Sarabjeet Singh’s house is on the ground floor of a building in one of the narrow lanes of Gandhi Vihar. Comprising a small, congested room and a kitchen, it’s where Singh lives with his minor son and father Manjeet Singh. His wife doesn’t live with them; according to Singh’s father, they never got along and have filed for divorce.

When Newslaundry visited on June 17, less than 24 hours after the events of the video unfolded, Sarabjeet Singh and his son weren’t home. Neighbours stated they were at the Rakab Ganj gurudwara to meet MLA Manjinder Singh Sirsa. Manjeet Singh sat outside the house, surrounded by a cluster of neighbours and well-wishers, all urging him to fight for justice. The group included representatives from the Shiromani Akali Dal Sarana, the faction of the SAD which takes care of gurudwaras. They told Manjeet variations of the same thing before taking photographs with him.

Hours before, Arvind Kejriwal had paid the house a visit to “inquire about the health status of the victims and saying he will look into the matter,” Manjeet said.

Manjeet’s face was grim. According to him, his son and grandson had been driving Sarabjeet Singh’s Gramin Seva van on June 16 when they stopped to pick up a passenger. A police jeep came from behind and asked Sarabjeet to move his van as they couldn’t move ahead. They started hurling abuses at him. My grandson apologised and started moving the vehicle. The police officer was so cruel that he just went inside the station and came running outside with more people and started abusing and shouting [them].”

Manjeet said Singh knew he was going to get beaten up, and that’s when he took out his kirpan. “Anyone would do it for self-defence. An officer in civil clothes held him. And then they started beating him badly.” He asked why his son and grandson were beaten up if they could have been taken into custody. “Their medical examination was only done after they made a lot of noise. The police did some formalities in the name of medical facilities.”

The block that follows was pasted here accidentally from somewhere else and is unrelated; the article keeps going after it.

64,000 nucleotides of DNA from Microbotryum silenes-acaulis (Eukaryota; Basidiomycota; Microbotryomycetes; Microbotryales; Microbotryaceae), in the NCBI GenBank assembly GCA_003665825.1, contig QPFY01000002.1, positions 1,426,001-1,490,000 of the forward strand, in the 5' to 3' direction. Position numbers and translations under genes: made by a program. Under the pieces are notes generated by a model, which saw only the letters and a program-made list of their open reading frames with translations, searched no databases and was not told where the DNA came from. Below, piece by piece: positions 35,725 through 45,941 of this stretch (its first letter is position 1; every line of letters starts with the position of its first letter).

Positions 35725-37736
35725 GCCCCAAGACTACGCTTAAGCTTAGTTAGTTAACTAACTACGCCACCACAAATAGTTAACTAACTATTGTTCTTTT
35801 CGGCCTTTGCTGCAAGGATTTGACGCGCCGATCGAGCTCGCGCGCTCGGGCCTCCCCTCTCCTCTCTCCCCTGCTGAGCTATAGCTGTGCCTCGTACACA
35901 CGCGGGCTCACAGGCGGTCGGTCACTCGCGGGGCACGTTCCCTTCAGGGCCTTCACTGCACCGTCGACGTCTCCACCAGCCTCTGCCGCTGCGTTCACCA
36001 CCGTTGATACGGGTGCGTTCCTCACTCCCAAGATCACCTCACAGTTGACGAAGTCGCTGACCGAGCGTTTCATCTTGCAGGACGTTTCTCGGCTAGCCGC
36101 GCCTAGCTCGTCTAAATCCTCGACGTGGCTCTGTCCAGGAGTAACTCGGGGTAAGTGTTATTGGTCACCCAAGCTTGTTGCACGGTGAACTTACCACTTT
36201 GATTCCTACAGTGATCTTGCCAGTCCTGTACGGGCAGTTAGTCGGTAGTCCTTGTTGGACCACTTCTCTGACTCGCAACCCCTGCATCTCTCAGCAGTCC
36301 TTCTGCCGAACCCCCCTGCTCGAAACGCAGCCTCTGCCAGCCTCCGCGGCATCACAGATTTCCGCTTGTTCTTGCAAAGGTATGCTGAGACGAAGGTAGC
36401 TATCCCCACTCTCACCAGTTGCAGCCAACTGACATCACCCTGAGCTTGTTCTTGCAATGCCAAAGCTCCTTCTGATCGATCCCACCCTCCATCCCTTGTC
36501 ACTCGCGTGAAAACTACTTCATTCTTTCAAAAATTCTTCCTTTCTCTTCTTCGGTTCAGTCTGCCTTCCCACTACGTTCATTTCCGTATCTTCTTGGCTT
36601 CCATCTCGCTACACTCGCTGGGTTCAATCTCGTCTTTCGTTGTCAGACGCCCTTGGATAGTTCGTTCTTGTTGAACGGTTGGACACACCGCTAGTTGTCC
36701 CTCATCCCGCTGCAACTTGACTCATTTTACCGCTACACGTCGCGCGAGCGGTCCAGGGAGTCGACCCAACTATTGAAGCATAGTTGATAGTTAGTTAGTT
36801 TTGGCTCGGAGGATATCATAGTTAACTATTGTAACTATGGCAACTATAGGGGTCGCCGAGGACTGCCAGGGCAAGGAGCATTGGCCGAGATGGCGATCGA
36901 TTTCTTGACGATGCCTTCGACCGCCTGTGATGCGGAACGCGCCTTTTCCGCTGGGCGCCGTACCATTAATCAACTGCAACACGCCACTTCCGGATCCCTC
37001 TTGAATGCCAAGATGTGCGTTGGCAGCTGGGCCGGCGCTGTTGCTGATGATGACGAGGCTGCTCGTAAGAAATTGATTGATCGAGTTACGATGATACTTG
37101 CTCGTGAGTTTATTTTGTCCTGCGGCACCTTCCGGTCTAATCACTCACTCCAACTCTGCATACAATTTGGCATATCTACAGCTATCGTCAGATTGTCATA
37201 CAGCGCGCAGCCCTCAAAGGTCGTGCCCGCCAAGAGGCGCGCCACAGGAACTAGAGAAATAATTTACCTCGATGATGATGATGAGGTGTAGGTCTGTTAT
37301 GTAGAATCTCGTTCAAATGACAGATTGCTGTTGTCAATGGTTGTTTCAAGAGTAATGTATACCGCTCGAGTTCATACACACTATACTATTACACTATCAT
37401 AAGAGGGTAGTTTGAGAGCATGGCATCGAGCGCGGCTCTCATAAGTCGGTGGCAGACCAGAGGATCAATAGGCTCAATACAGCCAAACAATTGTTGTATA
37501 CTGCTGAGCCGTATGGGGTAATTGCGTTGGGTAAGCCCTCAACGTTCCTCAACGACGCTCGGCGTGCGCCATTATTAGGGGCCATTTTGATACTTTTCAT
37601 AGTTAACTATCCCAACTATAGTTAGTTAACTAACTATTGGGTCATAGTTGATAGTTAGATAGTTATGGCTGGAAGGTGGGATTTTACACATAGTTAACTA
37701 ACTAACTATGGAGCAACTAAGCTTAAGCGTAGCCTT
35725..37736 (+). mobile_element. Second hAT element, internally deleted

There are many versions of this story, many of which state that Singh’s display of his kirpan is what triggered the assault by the police. Other reports state the minor son had driven the vehicle towards the police to try and stop them from assaulting his father.

The SAD Sarana, which organised a protest outside Mukherjee Nagar police station on June 17, was particularly upset that several media reports referred to the kirpan as a “sword”. Its vice-president, Gurubind Singh Mintu, told Newslaundry: “The Constitution has given us the right to carry it. But has it given them, the police, the right to beat us inhumanly? They could have arrested him and taken further action, but instead, they beat them up cruelly.” Showing his own kirpan, he said it’s used “whenever there is injustice or as a form of self-defence”.

Gurubind also blamed the police for giving the incident “communal colour”, by focusing on the kirpan. “It is a strategy by the police so that the focus is shifted from them. It is very clear that the policemen involved in this need to be dismissed for their actions. I request our prime minister not to doubt our loyalty towards the country, as no one is more patriotic than us. When we organise langar, we don’t discriminate between communities. Then why are we dragged in the name of religion.”